Today was Day 2 of our companion scripture study with the Book of Mormon and Student Manual. We’ve already had some great conversations and insights and we haven’t even made it to the 16th verse of 1 Nephi!

Here are a few thoughts and quotes that we liked
Translation of the Boom of Mormon

  • While reading about the translation of the Book of Mormon, Katie pointed out how interesting it is that Joseph Smith translated the language into an older form of English that we don’t use in modern day. For example, all of the “-eth’s”, like cometh, seeketh, obtaineth… these are all words that we would never use in today’s vernacular. With this in mind, its curious to consider how and why Joseph Smith translated the reformed Egyptian into older forms of English. Obviously the Bible has this same type of language structure. Could it be that he was inspired to maintain this vernacular in order for us to identify sacred, ancient text?….. We would like to look further into this.
  • We found this section very interesting
    • Lehi and Nephi used “the language of the Egyptians” to record their history onto gold plates. Four hundred and seventy years later, King Benjamin taught his sons “the language of the Egyptians,” which was not only the language of the gold plates but the language of the brass plates as well (Mosiah 1:1–4). The term “reformed Egyptian” only appears in the Book of Mormon in Mormon 9:32. Reformed Egyptian appears to be a term that reflects a variation in the language used by Lehi and Nephi. In Mormon 9:32–33 Moroni indicated that by his day, approximately a thousand years from the time of Lehi and Nephi, both the Egyptian and Hebrew had been altered from that used by Lehi and Nephi.

    • We had never thought about the fact that the language would have evolved and changed by Moroni’s time. And we didn’t realize that the term ‘reformed Egyptian’ is only mentioned once.

PT: Wealth

  • 1 Nephi 1:1, Nephi’s classic line “Born of goodly parents”
    • I remember learning once that goodly, in addition to meaning righteous, could also suggest that they were wealthy…
      • Looking further into the topic, I found an interesting article online
      • However, another article I found, which I find more credible and insightful, shows examples of all 38 scriptural occurrences when ‘goodly’ is used, and none of them point towards the usage referring to wealth.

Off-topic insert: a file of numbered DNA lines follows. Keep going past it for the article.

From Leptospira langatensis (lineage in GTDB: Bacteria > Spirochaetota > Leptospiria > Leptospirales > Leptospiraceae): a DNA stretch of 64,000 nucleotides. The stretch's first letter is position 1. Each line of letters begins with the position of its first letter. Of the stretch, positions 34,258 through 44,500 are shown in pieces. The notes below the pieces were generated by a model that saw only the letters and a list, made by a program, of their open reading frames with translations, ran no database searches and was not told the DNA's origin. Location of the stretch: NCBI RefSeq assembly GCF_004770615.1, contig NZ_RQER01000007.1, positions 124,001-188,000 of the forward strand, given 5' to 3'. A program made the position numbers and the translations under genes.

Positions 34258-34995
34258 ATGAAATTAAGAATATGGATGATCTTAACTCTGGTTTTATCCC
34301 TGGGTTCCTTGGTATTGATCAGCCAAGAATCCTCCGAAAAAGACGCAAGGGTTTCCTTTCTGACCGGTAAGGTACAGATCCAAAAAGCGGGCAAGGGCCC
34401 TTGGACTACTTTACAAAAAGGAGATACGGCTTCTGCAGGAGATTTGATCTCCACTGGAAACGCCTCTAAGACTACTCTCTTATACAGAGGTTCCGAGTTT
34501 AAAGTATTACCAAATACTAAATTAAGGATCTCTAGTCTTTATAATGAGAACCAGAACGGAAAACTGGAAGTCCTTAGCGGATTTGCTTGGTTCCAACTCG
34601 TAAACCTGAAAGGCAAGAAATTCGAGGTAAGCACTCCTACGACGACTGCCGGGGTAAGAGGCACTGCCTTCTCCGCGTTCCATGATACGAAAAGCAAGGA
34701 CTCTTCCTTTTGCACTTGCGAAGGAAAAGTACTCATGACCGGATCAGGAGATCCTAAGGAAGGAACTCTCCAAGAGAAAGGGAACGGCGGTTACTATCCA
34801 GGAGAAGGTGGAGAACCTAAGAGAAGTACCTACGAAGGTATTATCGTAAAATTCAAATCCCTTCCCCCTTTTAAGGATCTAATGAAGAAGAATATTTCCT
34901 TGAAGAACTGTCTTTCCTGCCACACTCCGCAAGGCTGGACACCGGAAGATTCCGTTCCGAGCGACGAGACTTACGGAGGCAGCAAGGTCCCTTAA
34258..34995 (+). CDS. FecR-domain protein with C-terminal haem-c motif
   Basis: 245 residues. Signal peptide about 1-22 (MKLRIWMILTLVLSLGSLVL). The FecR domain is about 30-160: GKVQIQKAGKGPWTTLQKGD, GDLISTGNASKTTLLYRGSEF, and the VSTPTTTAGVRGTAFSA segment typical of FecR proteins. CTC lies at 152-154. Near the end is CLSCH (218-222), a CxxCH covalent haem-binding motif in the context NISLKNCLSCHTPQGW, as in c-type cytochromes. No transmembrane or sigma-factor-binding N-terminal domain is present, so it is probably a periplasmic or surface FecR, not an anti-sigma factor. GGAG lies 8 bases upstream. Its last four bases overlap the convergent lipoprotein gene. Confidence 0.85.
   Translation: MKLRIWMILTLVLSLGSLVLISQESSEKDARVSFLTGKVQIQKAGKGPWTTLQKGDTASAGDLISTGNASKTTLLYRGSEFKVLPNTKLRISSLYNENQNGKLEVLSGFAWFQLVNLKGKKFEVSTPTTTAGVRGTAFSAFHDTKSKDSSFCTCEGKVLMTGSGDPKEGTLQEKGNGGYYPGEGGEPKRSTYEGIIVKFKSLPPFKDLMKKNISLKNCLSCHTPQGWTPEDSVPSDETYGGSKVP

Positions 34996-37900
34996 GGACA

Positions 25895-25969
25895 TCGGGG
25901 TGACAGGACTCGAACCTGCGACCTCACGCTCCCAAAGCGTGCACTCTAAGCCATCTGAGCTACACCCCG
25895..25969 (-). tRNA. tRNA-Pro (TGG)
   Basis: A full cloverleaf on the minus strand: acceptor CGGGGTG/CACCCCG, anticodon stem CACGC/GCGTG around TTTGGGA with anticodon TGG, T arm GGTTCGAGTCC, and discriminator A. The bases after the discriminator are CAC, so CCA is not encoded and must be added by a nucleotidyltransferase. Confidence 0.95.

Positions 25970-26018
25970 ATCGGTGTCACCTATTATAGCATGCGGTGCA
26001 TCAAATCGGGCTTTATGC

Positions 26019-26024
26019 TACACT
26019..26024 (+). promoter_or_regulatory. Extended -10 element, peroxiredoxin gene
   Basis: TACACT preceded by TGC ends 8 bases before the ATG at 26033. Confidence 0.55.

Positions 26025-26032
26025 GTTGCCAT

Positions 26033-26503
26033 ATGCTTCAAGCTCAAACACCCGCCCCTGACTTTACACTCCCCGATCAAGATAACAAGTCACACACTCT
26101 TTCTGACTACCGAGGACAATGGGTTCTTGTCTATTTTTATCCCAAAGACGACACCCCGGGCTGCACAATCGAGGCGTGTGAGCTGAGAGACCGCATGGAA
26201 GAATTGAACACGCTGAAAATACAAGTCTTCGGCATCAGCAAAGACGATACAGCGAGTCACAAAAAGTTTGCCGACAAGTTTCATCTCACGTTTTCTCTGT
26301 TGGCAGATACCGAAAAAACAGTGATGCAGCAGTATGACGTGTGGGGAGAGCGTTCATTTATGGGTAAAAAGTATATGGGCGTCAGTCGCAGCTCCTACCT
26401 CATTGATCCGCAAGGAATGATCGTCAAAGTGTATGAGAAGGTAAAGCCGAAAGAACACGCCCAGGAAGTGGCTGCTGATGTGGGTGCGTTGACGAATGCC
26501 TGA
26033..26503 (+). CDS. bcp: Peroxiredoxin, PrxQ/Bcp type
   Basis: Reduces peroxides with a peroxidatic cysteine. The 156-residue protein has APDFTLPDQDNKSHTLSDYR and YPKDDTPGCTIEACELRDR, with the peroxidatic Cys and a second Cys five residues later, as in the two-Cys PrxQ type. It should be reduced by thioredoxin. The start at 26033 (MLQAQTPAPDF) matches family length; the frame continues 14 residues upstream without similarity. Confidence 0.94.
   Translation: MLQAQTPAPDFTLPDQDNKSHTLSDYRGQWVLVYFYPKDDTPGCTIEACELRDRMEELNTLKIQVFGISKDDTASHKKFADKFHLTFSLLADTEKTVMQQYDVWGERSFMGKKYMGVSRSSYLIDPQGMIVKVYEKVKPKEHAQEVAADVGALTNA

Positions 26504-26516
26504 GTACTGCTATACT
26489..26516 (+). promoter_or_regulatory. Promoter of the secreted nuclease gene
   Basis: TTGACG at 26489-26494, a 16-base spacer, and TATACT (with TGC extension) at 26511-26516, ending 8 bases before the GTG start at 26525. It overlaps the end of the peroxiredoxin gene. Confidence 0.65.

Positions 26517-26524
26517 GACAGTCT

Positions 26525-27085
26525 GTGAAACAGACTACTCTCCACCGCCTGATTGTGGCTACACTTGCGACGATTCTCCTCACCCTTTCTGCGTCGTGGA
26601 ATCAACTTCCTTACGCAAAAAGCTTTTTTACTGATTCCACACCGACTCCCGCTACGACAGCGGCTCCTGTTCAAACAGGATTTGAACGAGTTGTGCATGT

• Author Kevin Barney concludes “Given the above evidence, I don’t see any scriptural usage of the word “goodly” that would suggest the meaning “wealthy” in 1 Ne. 1:1. I therefore am renouncing my prior agnosticism on this issue and accepting the traditional reading of goodly as simply meaning “good” in some sense.”
    • Keep in mind that I usually try my best to stick with insight from scriptural texts, church manuals, and modern apostolic talks to obtain additional information, but I was curious to see what bloggers have thought and researched regarding the topic. For now, I think I’ll just stick with the usage that the brethren have used in their talks, which refers to goodly as righteous/good parents.

PT: Trials

In contrast, we also see that Laman and Lemuel, as well as many others in the Book of Mormon, required frequent afflictions to remind them of the Lord’s blessings. This principle is sadly reaffirmed by the prophet Mormon: “And thus we see that except the Lord doth chasten his people with many afflictions, yea, except he doth visit them with death and with terror, and with famine and with all manner of pestilence, they will not remember him” (Helaman 12:3).

  • Trials obviously occur in all lives, both righteous and unrightous. Unfortunately, some of these trials are brought on because nothing else will remind individuals (like the example of Laman and Lemuel) of the Lord and his blessings until they are brought down to their lowest point in life. 
    • We witness this today in the lives of those around us
      • I particularly see this in my job as a tech in the Emergency Department. I have have conversations with patients on multiple occasions that were currently at their lowest point in their lives. Interestingly… they bring up the church. Often times, they ask that their Bishop be the one to take them home, even after years of inactivity in the church.

Every Dispensation: Prophets

  • Fulfillment of prophecy
    • Shortly after Lehi’s departure from the area, Zedekiah attempted another revolt against Babylon, resulting in a much greater destruction of Jerusalem in about 587 B.C. Many people were killed, and most of the rest of the Jews were taken captive into Babylon for the next 70 years. This fulfilled Lehi’s prophecies to Judah that if they did not repent they would be destroyed.

      • • Nephi said that “many prophets” came among the people. We know Jeremiah, Obadiah, Nahum, Habakkuk, and Zephaniah were all contemporary prophets who testified in the kingdom of Judah. Jeremiah 35:15 includes a similar comment about numerous prophets being sent by the Lord to warn the people (see also 2 Chronicles 36:15–16).

  • The footnote of many prophets also sends us to Jeremiah 7:25, 26:20, and 26:18. We didn’t get the chance to look at these scriptures, but we were curious about their connection with the prophet references within the Book of Mormon during the reign of Zedekiah in the Old Testament.